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New re/insurance capital adds up to about $12bn

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Capital flow: Maamoun Rajeh of Arch Capital reckons re/insurers have raised about $12 billion this year (File photograph)
Vicky Carter of Guy Carpenter

About $12 billion of new capital has flowed into the re/insurance industry this year, most of it going to existing companies rather than start-ups.

The estimate was put forward by Maamoun Rajeh, chairman and chief executive officer of Arch Worldwide Reinsurance Group, speaking in a virtual panel discussion hosted by Women in Reinsurance.

Several Bermuda and London re/insurers have raised substantial amounts through debt or equity issuances.

“By my calculations, the industry has called up about $12 billion,” Mr Rajeh said. “Some small element of that is still aspirational, yet to be confirmed, while about $2 billion is from new companies.

“The vast majority of the rest is from existing platforms. That’s what’s distinguishing the capital-raising this time around from prior.”

RenaissanceRe, Arch Capital, Fidelis, Hiscox and Lancashire Group are among the Bermudian firms to have attracted large investments. A start-up called Vantage, led by former Arch chairman Dinos Iordanou and former Axa XL CEO Greg Hendrick is also in the pipeline.

While much of the money is earmarked for boosting underwriting capacity to capitalise on opportunities from rising rates, some may be intended to bolster balance sheets amid great uncertainty over the extent of pandemic-related claims that insurers may have to pay.

“The clustering of the early raises felt to me like they were slightly more defensive-minded than playing offence,” Mr Rajeh said. “With time, the more recent raises have been more forward-looking.

“Either way, in this environment it’s wise to raise capital. Cash is king, there are a lot of uncertainties. It’s not just on the liabilities side, you also have to worry about the asset side of the balance sheet.”

In June, Arch Capital, Mr Rajeh’s employer, raised about $1 billion through a debt issuance.

“Certainly, from Arch’s point of view it’s capital to be deployed offensively,” Mr Rajeh said.

He added: “The way our business works, when rates go up, it triggers more capital. Clients are going to need more support and that capital has every chance of being deployed.”

More than $20 billion had already been reserved by the industry to meet likely Covid-19 claims, he said, and the uncertainty of the pandemic’s impact would likely cause some capital to become “trapped” in insurance-linked securities.

Mr Rajeh added: “There is a higher need for capital, and frankly that capital will get more dear as we move forward.”

Vicky Carter, chairwoman of Global Capital Solutions, International for re/insurance broker and risk adviser Guy Carpenter & Company Ltd, said her firm was “involved in a number of start-ups forming in both London and Bermuda”.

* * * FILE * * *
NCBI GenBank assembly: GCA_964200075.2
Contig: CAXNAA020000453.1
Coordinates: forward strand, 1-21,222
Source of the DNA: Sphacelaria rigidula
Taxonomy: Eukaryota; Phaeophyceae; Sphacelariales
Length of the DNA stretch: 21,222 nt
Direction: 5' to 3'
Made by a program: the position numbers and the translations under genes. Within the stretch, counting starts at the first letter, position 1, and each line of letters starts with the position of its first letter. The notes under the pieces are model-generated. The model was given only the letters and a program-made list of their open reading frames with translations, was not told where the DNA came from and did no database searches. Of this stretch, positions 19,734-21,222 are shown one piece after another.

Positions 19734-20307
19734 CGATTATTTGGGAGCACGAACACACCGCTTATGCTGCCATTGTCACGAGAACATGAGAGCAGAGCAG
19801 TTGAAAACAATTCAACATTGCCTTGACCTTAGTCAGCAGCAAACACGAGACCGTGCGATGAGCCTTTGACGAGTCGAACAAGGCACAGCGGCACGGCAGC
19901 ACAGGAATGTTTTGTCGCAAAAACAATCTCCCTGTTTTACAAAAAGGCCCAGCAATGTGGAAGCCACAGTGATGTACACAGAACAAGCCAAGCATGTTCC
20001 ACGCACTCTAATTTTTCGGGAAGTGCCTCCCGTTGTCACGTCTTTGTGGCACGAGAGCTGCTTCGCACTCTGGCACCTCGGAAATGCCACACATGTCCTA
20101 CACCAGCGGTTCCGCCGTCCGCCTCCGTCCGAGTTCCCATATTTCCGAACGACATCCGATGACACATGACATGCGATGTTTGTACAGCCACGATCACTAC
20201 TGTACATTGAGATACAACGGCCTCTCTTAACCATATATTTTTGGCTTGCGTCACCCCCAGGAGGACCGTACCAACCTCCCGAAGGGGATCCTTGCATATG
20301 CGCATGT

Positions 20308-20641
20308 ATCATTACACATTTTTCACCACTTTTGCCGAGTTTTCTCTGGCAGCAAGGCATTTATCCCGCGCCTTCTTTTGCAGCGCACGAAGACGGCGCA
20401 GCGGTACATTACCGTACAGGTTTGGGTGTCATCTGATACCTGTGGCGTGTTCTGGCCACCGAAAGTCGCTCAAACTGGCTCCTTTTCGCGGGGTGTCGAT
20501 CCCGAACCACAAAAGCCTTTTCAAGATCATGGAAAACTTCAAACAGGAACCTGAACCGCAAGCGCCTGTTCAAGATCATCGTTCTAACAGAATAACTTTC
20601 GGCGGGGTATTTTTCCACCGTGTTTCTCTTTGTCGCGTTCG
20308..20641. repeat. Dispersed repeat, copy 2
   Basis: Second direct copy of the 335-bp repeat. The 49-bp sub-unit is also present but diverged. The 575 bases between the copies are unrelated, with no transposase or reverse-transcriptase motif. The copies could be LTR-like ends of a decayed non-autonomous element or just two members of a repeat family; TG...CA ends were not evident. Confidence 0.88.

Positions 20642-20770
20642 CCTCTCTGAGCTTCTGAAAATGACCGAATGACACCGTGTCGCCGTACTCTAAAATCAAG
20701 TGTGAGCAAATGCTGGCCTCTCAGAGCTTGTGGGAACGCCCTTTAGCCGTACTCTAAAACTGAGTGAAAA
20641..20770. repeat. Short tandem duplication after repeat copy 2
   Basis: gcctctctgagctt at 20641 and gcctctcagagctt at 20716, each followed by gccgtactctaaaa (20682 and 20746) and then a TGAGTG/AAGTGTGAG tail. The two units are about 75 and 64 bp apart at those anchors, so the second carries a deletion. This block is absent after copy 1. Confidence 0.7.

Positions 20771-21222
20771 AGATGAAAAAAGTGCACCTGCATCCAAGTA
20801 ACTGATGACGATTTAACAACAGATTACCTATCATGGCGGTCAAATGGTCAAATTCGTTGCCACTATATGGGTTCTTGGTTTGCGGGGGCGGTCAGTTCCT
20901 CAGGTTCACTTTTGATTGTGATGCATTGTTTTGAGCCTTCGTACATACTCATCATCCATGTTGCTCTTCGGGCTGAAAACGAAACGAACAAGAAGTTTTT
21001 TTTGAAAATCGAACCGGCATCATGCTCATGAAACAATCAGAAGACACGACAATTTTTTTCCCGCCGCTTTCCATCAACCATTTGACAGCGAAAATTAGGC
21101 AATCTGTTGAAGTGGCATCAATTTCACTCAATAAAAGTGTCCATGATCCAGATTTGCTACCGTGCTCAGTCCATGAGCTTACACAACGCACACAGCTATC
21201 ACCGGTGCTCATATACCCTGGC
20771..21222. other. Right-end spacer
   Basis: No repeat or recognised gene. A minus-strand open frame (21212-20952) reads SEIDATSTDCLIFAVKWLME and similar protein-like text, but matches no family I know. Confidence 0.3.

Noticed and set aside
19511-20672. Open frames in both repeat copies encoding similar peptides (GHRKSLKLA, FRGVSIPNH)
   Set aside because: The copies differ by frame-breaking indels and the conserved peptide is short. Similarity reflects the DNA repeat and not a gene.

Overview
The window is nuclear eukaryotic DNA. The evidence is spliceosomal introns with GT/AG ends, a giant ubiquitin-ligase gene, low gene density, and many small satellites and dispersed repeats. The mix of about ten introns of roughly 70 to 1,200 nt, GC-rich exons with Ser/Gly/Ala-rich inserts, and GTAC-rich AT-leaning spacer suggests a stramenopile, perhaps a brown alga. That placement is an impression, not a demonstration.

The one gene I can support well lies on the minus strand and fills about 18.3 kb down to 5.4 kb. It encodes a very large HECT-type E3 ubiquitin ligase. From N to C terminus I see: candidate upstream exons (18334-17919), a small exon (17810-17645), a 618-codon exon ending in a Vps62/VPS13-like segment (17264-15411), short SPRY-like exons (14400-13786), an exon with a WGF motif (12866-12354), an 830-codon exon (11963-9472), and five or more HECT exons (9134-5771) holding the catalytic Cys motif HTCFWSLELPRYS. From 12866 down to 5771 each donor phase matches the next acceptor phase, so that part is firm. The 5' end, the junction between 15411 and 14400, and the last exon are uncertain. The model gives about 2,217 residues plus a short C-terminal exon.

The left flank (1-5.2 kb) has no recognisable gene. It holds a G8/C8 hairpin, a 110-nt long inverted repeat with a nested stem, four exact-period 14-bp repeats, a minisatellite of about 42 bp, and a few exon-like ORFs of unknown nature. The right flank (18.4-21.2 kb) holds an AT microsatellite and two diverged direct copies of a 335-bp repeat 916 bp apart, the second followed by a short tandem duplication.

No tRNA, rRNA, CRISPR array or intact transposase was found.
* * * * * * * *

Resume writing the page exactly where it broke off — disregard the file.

She said: “Today to start up a new business, ideally you’re going to want to have $1 billion of capital — and that’s not an insignificant amount of money. To start from scratch with $1 billion of capital to fill is not an easy task.

“There will be a lack of capacity in certain classes this year and that will certainly help new entrants.”

She added that investors were more selective about where they were putting their money than in some previous hard markets.

Ms Carter said: “Capital is going to the strong management teams with experience and strong track records. Capital is getting more discerning about where it goes.”

Investors were looking for teams who had experience of managing the insurance market cycle — many of today’s underwriters had never experienced a hard market, she added. This was one reason much of the new capital was going to existing platforms. Another was the challenges that come with starting up a new re/insurer.

“The process today of starting a business is considerable, whether in Bermuda or in London,” Ms Carter said. “In Bermuda you need to have a rating, and the process of applying to set up a new business at Lloyd’s is hugely time-consuming.

“There’s a lot of capital out there and much of it likes the diversification that the industry gives — uncorrelated risk in many regards — but I think it’s going to be much more discerning about where it goes this time around than say, post-Katrina.”

Ms Carter said that at the start of this year, most people would have considered the industry well capitalised. Since then, considerable challenges had emerged, such as the question of whether insurers might be held liable for disputed business interruption insurance claims.

“A lot depends on what happens with Covid,” Ms Carter said. “If, for example, the courts ever ruled that insurers would have to pay retroactively, it would bankrupt the industry.

So the industry is facing huge amounts of headwinds, but, at the same time, it’s a really exciting time.”

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Published October 19, 2020 at 8:43 am (Updated January 21, 2021 at 5:01 pm)

New re/insurance capital adds up to about $12bn

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